Simply put, my suggestion is that philosophy of religion is distinctively, though perhaps not necessarily uniquely, able to highlight the existential stakes of higher education itself within a social frame. Philosophy of religion is not a discourse that works well when considered as being of mere instrumental value to some other pragmatic end such as theistic belief, say. The goal of philosophy of religion, as opposed to philosophical theology, should not be to lead individuals to the truth of religion, but to provide the space for reflecting about how and why what we call “religion” can stand as one of the most important aspects of a person’s identity. Philosophy of religion stands as a productive instance of academic inquiry being about more than merely a consumable outcome, but instead about the decidedly personal task of self-making that should occur in the context of university life—for scholars, for students, and for society.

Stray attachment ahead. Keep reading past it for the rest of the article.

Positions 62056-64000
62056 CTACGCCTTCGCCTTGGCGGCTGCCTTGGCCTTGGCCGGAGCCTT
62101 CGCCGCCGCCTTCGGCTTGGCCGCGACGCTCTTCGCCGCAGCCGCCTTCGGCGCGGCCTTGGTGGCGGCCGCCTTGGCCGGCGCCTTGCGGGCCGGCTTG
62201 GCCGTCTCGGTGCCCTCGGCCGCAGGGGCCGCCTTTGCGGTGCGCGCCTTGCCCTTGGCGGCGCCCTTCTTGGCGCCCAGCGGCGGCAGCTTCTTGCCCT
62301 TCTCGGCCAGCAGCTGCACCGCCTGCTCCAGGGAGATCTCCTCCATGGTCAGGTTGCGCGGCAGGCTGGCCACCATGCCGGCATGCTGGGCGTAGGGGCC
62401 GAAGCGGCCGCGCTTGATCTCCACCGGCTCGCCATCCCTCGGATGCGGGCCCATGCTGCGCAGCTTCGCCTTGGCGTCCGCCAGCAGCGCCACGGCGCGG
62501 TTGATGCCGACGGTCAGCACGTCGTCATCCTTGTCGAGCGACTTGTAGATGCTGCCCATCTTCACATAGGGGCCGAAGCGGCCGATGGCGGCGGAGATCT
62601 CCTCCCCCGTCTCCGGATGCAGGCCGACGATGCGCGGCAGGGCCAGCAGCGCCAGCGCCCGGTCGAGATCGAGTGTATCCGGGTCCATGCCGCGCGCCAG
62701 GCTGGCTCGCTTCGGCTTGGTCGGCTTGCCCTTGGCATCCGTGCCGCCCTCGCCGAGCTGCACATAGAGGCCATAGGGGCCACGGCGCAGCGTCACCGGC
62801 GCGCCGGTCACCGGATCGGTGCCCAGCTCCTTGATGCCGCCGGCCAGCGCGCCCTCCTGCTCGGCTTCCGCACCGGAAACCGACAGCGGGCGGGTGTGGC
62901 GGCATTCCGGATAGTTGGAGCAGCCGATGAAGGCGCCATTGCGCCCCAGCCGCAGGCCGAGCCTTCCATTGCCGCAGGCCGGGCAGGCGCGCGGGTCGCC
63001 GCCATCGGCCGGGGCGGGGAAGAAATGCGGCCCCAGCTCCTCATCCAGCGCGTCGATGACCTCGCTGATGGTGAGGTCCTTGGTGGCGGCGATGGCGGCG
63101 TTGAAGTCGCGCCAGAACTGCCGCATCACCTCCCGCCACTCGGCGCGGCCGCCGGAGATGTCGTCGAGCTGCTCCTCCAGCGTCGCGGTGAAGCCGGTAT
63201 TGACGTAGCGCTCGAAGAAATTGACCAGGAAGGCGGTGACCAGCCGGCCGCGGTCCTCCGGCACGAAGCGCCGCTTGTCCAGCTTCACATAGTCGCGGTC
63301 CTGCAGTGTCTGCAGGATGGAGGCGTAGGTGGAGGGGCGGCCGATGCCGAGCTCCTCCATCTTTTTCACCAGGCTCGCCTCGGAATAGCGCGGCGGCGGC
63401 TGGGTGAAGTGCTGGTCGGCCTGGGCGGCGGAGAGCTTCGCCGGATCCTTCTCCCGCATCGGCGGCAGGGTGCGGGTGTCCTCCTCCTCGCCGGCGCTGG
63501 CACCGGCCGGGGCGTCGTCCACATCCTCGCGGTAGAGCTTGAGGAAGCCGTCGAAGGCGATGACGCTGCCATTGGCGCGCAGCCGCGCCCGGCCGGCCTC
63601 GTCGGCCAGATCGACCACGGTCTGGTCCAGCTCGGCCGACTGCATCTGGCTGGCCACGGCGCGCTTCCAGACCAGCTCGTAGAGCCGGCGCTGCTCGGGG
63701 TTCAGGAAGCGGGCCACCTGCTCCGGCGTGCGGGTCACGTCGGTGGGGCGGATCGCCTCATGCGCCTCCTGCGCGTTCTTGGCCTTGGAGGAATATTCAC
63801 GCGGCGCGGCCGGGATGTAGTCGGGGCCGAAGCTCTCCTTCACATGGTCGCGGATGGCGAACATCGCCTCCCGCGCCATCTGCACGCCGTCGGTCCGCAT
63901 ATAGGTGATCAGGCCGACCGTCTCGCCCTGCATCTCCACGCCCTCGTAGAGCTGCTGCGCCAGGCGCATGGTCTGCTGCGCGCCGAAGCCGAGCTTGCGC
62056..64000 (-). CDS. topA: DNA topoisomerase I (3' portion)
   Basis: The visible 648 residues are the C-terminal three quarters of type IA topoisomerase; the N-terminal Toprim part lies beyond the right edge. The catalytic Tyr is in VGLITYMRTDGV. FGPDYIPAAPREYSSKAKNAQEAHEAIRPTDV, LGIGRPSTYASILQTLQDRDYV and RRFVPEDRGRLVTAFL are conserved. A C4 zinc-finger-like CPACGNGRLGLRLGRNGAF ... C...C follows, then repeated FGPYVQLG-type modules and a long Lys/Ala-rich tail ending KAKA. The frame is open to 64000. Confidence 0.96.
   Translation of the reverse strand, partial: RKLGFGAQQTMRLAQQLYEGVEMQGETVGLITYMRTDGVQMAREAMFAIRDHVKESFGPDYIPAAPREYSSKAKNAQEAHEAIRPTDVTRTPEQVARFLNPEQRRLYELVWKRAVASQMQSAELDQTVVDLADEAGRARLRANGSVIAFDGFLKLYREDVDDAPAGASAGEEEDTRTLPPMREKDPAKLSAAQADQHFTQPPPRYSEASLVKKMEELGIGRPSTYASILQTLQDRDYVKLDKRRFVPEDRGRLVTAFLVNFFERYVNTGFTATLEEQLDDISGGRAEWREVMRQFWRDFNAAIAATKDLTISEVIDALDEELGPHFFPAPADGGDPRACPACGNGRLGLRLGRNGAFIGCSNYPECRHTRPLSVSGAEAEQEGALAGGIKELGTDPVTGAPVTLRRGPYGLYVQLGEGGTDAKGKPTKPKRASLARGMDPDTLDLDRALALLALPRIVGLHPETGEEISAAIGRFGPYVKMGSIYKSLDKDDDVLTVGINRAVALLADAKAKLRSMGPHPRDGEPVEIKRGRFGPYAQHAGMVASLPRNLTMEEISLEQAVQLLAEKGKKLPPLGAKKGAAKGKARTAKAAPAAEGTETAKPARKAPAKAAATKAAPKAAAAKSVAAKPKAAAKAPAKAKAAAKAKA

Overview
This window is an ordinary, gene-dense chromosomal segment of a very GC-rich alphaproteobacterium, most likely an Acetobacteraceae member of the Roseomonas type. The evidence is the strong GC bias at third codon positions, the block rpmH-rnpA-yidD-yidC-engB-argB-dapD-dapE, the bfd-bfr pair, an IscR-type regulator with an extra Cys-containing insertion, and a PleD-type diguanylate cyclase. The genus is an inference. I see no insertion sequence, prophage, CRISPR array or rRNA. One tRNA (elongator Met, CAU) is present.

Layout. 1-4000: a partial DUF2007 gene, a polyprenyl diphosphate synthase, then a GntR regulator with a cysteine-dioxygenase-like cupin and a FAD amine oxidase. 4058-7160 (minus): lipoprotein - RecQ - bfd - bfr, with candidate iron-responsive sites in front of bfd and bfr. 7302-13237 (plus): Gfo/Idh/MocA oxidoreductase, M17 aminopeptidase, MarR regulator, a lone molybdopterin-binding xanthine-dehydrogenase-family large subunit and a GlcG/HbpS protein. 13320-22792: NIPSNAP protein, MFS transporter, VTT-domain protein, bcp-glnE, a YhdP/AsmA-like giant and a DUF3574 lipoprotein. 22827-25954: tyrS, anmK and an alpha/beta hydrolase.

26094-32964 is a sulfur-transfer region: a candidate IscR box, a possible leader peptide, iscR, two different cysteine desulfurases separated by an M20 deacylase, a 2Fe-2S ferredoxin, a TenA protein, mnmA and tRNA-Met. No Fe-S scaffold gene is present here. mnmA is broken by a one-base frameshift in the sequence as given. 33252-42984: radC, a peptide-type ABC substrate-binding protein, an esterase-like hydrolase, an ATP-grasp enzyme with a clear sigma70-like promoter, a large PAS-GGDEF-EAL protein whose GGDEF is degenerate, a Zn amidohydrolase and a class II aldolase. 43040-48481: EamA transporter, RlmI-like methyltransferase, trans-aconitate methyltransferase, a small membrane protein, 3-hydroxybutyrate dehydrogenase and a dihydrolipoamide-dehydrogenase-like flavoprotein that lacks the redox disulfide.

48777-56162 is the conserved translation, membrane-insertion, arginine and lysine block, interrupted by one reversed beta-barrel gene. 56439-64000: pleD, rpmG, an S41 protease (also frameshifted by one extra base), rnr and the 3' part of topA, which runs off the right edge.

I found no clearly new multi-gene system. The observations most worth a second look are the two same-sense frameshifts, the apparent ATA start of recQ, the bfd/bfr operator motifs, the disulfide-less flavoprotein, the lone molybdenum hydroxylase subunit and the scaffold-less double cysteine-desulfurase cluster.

I have argued elsewhere for the importance of philosophy of religion as a “personal” discourse, but not a “confessional” one. By that I mean that philosophy of religion should start from the fact that religious phenomena (or the possibility thereof) are not merely value neutral objects for detached speculation. Rather, as Gianni Vattimo suggests, none of us start from zero when it comes to religion. Here I do not mean to suggest that atheism should be understood as a religion, but simply that there is no non-answer when it comes to religious identity and truth. Even if one challenges the category as socially constructed (see, for example, the work of Jonathan Z. Smith or Russell McCutcheon), or globalizes the category such that it is deeply problematic (see, for example, the work of Richard King or Tomoko Masuzawa), fundamental concerns of human existence hang in the balance regarding meaning, value, and community. Importantly, it is because I think that reflecting on the very category is so important for thinking well about religion, whether philosophically or not, that I think philosophers of religion would do well to engage more often with the work of scholars in religious studies, and especially those working in critical theories of religion.